Anglers in Michigan who use their own caught baitfish have to use it the same body of water or connected bodies.
That’s the main thrust of new baitfish regulations approved by the Natural Resources Commission, says the Michigan Department of Natural Resources (DNR).
The new regulations updates Fisheries Order 245, which was approved in 2007. Order 245 was put in place to help protect Michigan waters from fish diseases and aquatic invasive species.
“The ecological and economic impact of diseases and aquatic invasive species is very significant in Michigan and across the Great Lakes Region,” says Todd Grischke, assistant chief of the DNR Fisheries Division. “These updated regulations provide our fisheries with further protection.”
Commercial providers of baitfish must test their product for diseases before it can be sold, the DNR says. Anglers who catch bait in a lake-tributary system can use it in the lake and the tributaries. This includes chains of lakes without barriers.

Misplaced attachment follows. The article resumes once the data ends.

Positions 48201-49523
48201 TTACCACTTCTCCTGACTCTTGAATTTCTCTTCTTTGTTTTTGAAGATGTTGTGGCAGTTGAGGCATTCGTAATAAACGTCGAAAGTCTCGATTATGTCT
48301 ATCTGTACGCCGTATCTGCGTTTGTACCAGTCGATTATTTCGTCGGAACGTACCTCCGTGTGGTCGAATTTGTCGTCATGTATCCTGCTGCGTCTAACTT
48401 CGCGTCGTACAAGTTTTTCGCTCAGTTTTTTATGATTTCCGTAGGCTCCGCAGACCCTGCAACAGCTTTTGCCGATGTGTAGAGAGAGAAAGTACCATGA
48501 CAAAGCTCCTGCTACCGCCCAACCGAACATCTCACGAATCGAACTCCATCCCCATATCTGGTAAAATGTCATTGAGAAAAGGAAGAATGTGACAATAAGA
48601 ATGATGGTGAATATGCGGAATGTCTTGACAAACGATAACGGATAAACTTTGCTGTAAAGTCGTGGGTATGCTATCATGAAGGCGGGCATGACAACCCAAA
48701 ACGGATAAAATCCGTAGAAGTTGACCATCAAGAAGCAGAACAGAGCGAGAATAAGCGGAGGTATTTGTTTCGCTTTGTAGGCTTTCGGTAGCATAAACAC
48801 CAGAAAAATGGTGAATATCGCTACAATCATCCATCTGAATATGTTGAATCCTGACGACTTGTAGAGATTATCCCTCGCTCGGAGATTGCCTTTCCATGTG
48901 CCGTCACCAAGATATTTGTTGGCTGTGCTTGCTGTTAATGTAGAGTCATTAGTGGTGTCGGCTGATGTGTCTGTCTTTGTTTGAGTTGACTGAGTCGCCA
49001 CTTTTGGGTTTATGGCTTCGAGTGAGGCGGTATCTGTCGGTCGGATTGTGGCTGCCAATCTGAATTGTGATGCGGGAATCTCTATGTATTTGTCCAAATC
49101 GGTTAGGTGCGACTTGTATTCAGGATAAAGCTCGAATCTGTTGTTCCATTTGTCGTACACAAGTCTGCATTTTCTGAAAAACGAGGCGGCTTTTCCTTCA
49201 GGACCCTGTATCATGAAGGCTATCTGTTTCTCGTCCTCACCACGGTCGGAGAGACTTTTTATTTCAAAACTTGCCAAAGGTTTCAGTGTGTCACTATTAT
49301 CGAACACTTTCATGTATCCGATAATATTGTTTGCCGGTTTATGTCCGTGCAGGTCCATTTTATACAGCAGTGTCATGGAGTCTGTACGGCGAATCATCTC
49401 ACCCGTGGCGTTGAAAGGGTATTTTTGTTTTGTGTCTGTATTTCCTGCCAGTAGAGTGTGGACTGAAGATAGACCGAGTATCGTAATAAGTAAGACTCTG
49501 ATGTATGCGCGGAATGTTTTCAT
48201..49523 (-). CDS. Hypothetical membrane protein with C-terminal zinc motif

“The general rule of thumb is if the baitfish can swim freely from the capture location to the location of use, the angler is in compliance,” says the DNR.
Keeping the fish within a system can help prevent the spread of disease if present in the fish. It also keeps any invasive species from reaching new waters.
Species like rusty crayfish and round goby have been spread by anglers collecting their own bait for use in a different location. Visit the DNR website for more information on Michigan’s baitfish regulations.